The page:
If you've frequented my blog for any significant period, you know that I adore and rely on the Oxford English Dictionary (known as the OED). An entire blog label is devoted to my references to the beloved OED (including this post!). I turned to my most beloved dictionary a lot when writing my historical novels. (Was "cookie" used in the 1880s?) Many friends ask me to check the OED for similar reasons. (Among them, J. Scott Savage, author of The Fourth Nephite books, to be sure he's got the 1830s lingo right.)
And, of course, right here, Word Nerd Wednesday mentions the OED with relative frequency.
This post will have two parts:
(1) What is the OED anyway? (What makes it different from any other English dictionary out there?) (I've covered this briefly in past posts, but it's been a long while.) (Yes, I know that multiple sets of parentheses is atypical.)
(2) What does a madman have to do with the OED?
What Is the OED, Anyway?
In 1857, Professor James Murray began one of the most ambitious linguistic projects of all time. His goal: to create a dictionary that went beyond definitions to recording the first instance of each word used in print. His dictionary would show the change and evolution of the language.
Understandably, the project took years and years. An entry in the OED lists quotations from multiple sources, so you can see when a word was used, fell out of use, and came back. How the meaning has changed over time, and so on.
During my university days at Brigham Young University, I often walked past a copy in the library. It sat atop a waist-high bookcase, which the blue volumes covered in two full rows with somewhere around 30 volumes. (In that edition. It's longer now.) The OED is constantly being updated, as new words constantly enter the language (today more than ever).
My dad owns the shrunken-down version of the OED. It's only two volumes long, but each page has four complete, miniaturized pages. And no kidding, the set comes with a magnifying glass because even someone with 20/20 vision would go cross-eyed trying to read that puppy.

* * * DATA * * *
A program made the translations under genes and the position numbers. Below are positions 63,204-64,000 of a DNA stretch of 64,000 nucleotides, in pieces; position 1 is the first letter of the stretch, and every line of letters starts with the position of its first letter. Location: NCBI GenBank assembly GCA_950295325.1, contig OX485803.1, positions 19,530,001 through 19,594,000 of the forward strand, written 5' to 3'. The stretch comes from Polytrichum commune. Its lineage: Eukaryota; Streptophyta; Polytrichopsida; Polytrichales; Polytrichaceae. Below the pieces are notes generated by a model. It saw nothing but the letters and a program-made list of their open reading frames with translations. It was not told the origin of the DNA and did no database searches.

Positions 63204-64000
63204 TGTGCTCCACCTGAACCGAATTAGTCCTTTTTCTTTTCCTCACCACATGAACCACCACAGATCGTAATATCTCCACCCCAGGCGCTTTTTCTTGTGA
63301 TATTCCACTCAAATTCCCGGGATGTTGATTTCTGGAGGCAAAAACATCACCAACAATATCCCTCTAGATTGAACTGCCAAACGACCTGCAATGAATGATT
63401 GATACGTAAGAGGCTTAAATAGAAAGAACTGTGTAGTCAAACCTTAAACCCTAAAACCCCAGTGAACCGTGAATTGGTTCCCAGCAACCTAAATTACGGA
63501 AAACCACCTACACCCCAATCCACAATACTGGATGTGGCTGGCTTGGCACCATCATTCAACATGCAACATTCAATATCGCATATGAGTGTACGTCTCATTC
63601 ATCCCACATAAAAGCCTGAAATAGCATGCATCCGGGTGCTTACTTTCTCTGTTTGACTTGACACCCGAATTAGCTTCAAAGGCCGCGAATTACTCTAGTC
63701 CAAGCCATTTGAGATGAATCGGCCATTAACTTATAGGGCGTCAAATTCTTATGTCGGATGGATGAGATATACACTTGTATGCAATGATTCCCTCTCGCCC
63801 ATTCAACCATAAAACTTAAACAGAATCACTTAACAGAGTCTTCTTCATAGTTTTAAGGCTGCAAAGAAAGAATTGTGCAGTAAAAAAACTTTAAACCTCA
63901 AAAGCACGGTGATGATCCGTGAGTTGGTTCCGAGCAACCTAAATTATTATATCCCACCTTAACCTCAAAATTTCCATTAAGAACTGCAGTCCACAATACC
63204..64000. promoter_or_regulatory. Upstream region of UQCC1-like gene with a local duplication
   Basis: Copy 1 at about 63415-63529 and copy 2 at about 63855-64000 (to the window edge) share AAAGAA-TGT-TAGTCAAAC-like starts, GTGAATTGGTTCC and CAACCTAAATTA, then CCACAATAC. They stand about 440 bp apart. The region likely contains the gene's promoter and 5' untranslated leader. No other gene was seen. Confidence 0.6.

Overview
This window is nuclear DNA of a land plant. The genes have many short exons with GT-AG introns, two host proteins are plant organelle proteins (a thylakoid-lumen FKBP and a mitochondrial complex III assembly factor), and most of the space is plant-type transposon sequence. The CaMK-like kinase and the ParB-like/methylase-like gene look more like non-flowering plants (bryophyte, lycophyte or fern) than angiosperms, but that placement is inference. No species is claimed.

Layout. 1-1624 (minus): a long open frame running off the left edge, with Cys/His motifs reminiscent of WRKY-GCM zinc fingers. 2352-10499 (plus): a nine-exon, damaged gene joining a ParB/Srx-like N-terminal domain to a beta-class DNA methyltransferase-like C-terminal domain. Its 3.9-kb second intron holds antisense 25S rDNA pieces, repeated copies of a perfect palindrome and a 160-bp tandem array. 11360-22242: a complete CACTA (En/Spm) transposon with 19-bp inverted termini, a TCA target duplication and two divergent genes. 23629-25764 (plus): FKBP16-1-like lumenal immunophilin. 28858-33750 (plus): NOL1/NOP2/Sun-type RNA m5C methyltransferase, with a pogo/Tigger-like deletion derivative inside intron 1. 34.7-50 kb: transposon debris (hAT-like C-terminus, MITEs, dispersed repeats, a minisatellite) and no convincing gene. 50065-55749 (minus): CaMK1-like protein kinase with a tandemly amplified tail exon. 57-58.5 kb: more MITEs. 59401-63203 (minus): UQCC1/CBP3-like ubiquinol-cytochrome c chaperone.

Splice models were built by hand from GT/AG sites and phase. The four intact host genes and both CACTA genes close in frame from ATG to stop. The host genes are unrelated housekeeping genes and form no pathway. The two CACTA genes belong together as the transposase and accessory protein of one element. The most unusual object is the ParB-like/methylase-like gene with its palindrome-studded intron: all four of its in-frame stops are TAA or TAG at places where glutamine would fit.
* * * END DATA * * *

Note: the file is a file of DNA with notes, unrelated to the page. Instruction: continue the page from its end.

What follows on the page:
I own a CD version of the OED from about 10 years ago. I got it for my birthday one year and use it regularly.
What does a madman have to do with the OED?
While working on his dictionary, Professor Murray sent out calls for help in looking for early printed instances of specific words. This wasn't a one-man task. Even with help, completing the dictionary would take decades. And this was way more than a century before computers. Many people sent in slips of paper with quotes and sources.
But one man came to Murray's aid more than any other, somehow managing to find the time search for words hours on end, constantly, eventually submitting over ten thousand quotes, including many obscure words Murray wrote to him about, specifically assigning him to look for.
What Murray didn't know was why this man, Dr. W. C. Minor, had so much time on his hands: He was an inmate at an asylum for the criminally insane. A murderer.
You can read the true story, which reads like a novel, in a book I love: The Professor and the Madman: A Tale of Murder, Insanity, and the Making of the Oxford English Dictionary, by Simon Winchester.
I read it years ago, marked it up, and still count it as one of the most fascinating non-fiction works I've ever read.
Oh, and if you're on Twitter, be sure to follow @OEDonline for fun word nerdiness throughout your day!
Amazon's famous Prime Day events are huge for so many reasons, and for bookworms, it's even better: books aren't high-ticket ite...
Yay! From today, November 17, through Sunday, November 27th, I'm part of the Gratitude Giveaway Hop! It's a chance for me to say ...
Self-editing must be in the water . . . last week I posted on the Precision Editing Group blog about how I do it , answering questions from...
As part of the celebration for the release of my book Tower of Strength, I'm doing a giveaway that will last through Saturday, with win...